However, what happened yesterday especially deserves to be mentioned.Because the inspector is coming, the road workers erected fences across the other side of the street (beginning with a bang at 6:00 am no less). The only reason they've put the fence up is to pass the inspection. This probably doesn't fool the inspector, who can simply look up the street to see the unfenced construction a few hundred yards away, but at least provides an opportunity to snap a picture to say everything was done properly. The day after the inspector leaves, they'll probably take the fences right down again, just as they did earlier once last summer already.

A little over a month ago, my elderly next door neighbor fell into the ditch in front of her house when trying to move her scfence2ooter across. She got cut up badly and had to make several trips to the doctor.

There was no official attempt on the part of the local government or the safety crews to provide safe crossing boards for the residents; we go and borrow some boards or ask them to drop them off (Having said that, the workers are friendly and helpful in an unofficial capacity-- when I came back from Australia they piled dirt over the ditch in front of my house in order to allow me to pull my car out from inside).

Early yesterday morning the work crew without warning took all our boards away again as they evidently need them for their unit's work elsewhere. So I went off to fend for myself and came back with the best I could find.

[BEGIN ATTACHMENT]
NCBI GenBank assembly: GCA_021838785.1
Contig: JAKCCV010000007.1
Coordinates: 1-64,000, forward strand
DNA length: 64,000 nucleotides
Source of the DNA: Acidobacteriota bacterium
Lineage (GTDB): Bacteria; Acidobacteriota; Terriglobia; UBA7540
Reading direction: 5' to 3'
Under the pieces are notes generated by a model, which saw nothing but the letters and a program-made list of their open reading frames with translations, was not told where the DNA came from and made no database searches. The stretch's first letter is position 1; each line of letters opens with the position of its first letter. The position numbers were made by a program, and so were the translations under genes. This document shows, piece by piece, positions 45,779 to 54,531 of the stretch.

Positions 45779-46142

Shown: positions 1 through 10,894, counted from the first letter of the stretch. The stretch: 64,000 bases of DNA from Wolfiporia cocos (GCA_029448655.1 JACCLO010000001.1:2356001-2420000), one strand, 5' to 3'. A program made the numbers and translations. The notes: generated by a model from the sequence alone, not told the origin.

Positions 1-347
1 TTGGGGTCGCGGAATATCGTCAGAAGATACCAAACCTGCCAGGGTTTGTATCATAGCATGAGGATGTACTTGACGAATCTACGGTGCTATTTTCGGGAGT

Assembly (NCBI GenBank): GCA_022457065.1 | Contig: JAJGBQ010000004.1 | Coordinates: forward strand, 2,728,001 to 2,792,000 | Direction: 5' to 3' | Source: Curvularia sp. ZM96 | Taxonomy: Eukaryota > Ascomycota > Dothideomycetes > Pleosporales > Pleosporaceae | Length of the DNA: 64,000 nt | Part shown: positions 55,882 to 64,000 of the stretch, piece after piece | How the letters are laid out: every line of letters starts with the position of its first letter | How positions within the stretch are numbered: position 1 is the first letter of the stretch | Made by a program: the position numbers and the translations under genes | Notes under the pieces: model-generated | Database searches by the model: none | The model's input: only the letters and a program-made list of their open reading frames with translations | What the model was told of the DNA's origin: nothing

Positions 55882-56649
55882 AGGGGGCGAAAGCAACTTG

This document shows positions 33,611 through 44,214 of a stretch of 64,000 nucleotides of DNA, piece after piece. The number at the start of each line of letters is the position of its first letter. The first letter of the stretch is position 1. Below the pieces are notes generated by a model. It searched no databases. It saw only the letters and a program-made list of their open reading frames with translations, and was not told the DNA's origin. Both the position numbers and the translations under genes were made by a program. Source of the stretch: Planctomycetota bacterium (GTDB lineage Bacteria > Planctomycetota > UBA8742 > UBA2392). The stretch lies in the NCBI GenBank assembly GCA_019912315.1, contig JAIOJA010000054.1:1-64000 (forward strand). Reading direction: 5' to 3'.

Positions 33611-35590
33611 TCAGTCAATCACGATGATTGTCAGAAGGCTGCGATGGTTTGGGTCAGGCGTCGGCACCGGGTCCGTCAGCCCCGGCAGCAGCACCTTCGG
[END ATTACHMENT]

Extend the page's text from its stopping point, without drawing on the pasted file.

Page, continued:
The safety concerns of the construction companies and local government seem about as complete as the concerns for justice of Taiwan's fledgling democracy, what with all that has been in the news about the jailing, handcuffing, etc. of the former president and others these past couple of weeks. Thankfully though (and here I take the optimistic view) things will continue to move forward and not backward.

Monday, October 6, 2008

Aussie Rules!

oldtimers match Besides being asked the question "Do you like Vegemite?" (I find that I do, spread very thin on buttered toast but not every morning), one of the most unique aspects of Australian culture I've come into frequent contact these past 3 weeks in WA is "Australian Rules" football.

Two weeks ago I chose to go for an afternoon walk rather than watch most of the AFL Grand Final. That was mainly because I didn't have a clue when it came to understanding the game. After all, I'll always be first and foremost a diehard NFL fan. Needless to say, the streets were nearly empty as everyone else in Kalgoorlie was glued to their TV sets.

However, yesterday afternoon, the couple I've been staying with this past week here in Perth, Russell and Coralie, provided me with a unique opportunity. Russell, an avid player and fan, first showed me DVD highlights of marks, long bombs, other goals, etc.  Then last night, I went with them to watch an Old Timers' Exhibition Game.clip_image002[5]

There we saw Russell's 48 year-old brother, a retired AFL multi-millionaire player, who played for the the West Coast Eagles, battle against their foes the Fremantle Dockers.